Crammed between the Bulldogs of Athens, Ga., and the Gators of Gainesville, Fla., Vanderbilt University's golden Commodores have, frankly, been out of their league in the football-crazed Southeastern Conference (SEC). [Editor's note: The original version misidentified the home of the Florida Gators.]
Perennial losing underdogs, the team often arrives at its own stadium to find it awash in Volunteer Orange or Roll Tide Red, a morale-buster that has played into a dismal 64-179-1 record since the squad's last winning season in 1984. It's the only SEC team not to get a bowl berth in the past two decades.
But thanks to a bow-tied chancellor who seems to take his fashion cues from Orville Redenbacher, a crackerjack quarterback, and the memory of a fallen teammate, Vanderbilt, sometimes called the "Harvard of the South," is now an egghead squad with brawn. With its best start in 21 years, even after losing a nail-biter to Middle Tennessee State 17-15 Saturday, the Commodores, at 4-1, are suddenly at the top of the heap in the SEC East.
It all happened not by lowering admission standards, but by a decision to recast Vanderbilt football - to the horror of SEC stalwarts - basically as an intramural sport and to reward a losing coach for his good attitude.
In so doing, the school scrapped the athletic department's annual $30 million budget. But under the new plan, college athletics now have direct access to the school's multibillion-dollar endowment, which has actually increased the number of sports and resulted in $56 million worth of sports facility upgrades. [Editor's note: The original version mischaracterized where Vanderbilt University made budget cuts.]
Since then, the football team has gone from the perennial underdog to the squad everyone seems to love. It also offers a poignant counterpoint to how many big-time football programs are structured and what it really takes to compete.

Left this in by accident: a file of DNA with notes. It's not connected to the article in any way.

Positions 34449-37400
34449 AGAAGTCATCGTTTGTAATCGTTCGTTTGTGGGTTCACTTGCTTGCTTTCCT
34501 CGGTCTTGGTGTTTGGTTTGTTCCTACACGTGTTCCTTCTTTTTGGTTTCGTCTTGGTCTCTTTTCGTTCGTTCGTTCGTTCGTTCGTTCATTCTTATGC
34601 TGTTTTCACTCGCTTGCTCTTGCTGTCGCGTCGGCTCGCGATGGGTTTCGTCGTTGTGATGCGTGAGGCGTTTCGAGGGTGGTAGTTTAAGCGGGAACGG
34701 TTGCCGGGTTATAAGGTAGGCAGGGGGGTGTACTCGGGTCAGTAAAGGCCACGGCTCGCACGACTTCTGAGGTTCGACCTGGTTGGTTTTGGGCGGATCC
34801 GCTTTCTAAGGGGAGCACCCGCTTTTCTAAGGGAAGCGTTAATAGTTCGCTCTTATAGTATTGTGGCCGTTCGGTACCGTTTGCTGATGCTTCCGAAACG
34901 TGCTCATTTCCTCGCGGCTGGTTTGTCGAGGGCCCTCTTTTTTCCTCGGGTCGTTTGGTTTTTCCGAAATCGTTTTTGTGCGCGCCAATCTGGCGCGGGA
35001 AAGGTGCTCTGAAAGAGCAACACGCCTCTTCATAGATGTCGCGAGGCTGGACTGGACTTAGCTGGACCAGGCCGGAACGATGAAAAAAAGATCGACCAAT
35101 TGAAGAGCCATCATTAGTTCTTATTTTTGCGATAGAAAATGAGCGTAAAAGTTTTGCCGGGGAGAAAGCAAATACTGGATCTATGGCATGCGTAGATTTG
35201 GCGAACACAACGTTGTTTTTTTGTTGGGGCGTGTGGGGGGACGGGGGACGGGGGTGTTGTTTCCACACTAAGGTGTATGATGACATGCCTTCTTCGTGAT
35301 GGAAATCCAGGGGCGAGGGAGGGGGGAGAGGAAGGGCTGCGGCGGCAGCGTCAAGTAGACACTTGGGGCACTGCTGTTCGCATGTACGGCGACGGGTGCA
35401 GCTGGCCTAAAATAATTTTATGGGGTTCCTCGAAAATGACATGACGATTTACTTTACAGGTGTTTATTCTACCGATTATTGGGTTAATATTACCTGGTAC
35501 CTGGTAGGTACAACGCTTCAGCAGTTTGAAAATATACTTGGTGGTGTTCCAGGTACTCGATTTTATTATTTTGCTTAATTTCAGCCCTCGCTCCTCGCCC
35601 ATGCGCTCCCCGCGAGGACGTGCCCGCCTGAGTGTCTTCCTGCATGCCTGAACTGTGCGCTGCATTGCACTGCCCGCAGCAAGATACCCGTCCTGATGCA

"It's got to be gratifying for Vandy to now experience some winning and maybe be held up as a model because of it," says Peter Robey, director of the Center for the Study of Sport in Society at Northeastern University in Boston.
Past disappointments run deep at a school that has just over 6,200 undergraduates in a 12-team conference where the average enrollment is 23,500. Coaches who've come in hoping to revamp the program usually have left by their third season. And once-hopeful freshmen are ready to cut ties by the time they graduate.
They've had to squeeze some lemonade out of the fact that the school leads the SEC in the number of footballers who actually graduate (90 percent) and that it regularly fields strong soccer, basketball, tennis, and golf squads. Yet that's shallow comfort to fans, who have found other sports-watching options in the Music City: the NFL's Tennessee Titans and the NHL's Nashville Predators.
"Vanderbilt football has declined and declined and declined after so many years of utter desperation, dejection, and any other adjective you want to put in there," says veteran Nashville sports columnist Joe Biddle.